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    I fine it very irritating when I'm on a two lane county road in southern Ontario and by crossing an imaginary line into another township the speed limit changes. It's the same road but suddenly the speed changes from 60 to 80, for example, or 80 to 60 depending on direction of travel.

    Another speed issue is that the speed limit posted on curves in some places can be so slow that I'm assuming these are the winter speeds in a blinding snow with ice on the road. A speed limit of 50 where 80 is safe, for example, and these places exist. Two beautiful new "improvements" on roads I ride have this 50 limit and 80 is the speed one rides them at without thinking this is dangerous.

    Speed may kill, as they say, but I'm more inclined to think stupidity kills.

    Rant over.
    Walter

    All government, of course, is against liberty.
    H. L. Mencken

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    TravelsWithBarley.com
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    In my recent 8800 mile trek across the US (and back) I noticed that drivers generally travelled at the same rate of speed regardless of the posted limit. And in places where conditions made the posted speed limit seem excessive to the average driver, folks voluntarily slowed down. Distracted drivers were the chief hazard I encountered, yet I saw several LEOs pass texting drivers without giving them a second glance.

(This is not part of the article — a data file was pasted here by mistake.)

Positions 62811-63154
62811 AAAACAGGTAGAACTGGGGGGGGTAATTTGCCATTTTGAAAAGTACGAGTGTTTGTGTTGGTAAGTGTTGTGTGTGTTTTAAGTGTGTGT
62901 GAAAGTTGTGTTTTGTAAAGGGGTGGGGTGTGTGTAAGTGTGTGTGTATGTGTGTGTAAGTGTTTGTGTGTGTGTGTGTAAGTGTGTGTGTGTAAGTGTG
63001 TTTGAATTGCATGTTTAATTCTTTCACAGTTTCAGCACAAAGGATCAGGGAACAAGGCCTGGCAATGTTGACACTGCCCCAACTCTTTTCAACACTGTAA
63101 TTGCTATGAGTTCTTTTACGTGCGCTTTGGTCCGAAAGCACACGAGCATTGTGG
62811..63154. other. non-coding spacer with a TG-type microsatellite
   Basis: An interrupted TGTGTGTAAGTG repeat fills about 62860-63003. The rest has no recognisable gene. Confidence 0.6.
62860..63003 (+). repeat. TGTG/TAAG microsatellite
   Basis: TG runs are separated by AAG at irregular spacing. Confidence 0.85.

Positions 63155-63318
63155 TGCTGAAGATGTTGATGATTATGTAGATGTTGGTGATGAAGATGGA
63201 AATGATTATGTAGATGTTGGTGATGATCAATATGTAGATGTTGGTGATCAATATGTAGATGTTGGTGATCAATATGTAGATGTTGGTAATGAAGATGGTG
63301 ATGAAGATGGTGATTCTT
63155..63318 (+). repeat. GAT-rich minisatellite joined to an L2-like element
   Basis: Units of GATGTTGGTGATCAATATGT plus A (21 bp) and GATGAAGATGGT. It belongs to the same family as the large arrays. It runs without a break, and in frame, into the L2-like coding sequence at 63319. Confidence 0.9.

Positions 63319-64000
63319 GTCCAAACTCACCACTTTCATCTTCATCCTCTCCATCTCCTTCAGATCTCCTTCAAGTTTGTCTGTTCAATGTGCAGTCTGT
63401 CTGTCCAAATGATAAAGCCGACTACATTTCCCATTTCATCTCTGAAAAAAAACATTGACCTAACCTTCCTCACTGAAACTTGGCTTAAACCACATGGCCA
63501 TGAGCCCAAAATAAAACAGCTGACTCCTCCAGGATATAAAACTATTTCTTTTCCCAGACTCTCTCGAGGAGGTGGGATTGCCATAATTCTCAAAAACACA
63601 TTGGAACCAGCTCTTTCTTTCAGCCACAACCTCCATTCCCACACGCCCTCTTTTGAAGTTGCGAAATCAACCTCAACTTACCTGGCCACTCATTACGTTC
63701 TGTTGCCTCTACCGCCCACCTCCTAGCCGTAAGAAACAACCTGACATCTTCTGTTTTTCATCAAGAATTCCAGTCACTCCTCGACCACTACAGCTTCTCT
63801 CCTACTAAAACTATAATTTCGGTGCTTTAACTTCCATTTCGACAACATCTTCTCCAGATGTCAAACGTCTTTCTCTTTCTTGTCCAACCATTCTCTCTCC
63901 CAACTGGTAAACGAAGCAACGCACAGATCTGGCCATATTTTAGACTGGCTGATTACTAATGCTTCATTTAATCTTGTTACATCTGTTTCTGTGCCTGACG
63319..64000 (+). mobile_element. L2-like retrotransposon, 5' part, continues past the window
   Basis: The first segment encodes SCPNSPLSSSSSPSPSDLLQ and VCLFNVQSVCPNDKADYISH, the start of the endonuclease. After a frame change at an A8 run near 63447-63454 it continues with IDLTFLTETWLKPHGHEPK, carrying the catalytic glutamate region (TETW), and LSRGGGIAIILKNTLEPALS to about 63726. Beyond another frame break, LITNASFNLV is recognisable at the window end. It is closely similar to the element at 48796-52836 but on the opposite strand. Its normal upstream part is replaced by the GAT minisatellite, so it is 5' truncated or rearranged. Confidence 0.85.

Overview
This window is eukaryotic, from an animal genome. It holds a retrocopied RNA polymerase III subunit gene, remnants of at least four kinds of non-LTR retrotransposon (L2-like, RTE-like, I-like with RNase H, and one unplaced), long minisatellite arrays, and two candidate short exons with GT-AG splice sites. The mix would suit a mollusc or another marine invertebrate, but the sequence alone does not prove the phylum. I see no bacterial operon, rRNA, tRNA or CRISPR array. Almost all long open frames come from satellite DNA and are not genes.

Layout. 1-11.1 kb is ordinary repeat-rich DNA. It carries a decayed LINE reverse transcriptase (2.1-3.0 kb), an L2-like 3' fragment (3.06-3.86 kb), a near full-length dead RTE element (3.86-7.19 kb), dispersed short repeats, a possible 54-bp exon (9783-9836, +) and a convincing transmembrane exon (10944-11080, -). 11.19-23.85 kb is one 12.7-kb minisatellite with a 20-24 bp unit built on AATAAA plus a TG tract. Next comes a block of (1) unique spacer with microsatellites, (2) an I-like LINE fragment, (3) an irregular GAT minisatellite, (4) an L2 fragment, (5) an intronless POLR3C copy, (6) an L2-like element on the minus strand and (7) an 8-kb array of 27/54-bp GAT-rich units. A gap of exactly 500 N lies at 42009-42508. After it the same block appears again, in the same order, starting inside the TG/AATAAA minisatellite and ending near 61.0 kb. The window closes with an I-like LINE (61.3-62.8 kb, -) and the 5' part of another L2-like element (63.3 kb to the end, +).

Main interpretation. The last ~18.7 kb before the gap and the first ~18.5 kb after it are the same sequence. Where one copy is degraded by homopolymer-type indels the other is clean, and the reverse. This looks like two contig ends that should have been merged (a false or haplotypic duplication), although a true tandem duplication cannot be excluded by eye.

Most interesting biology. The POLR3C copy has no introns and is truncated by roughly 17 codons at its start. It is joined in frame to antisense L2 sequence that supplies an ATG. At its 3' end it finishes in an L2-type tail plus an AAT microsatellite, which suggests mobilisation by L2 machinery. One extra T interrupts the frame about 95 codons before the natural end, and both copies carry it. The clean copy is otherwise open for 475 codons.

My conclusion was that cops have an objective means of tracking drivers exceeding the speed limit, while other more odious offenses would be harder to prove in court so go unpunished. The laws are simply following the easy money.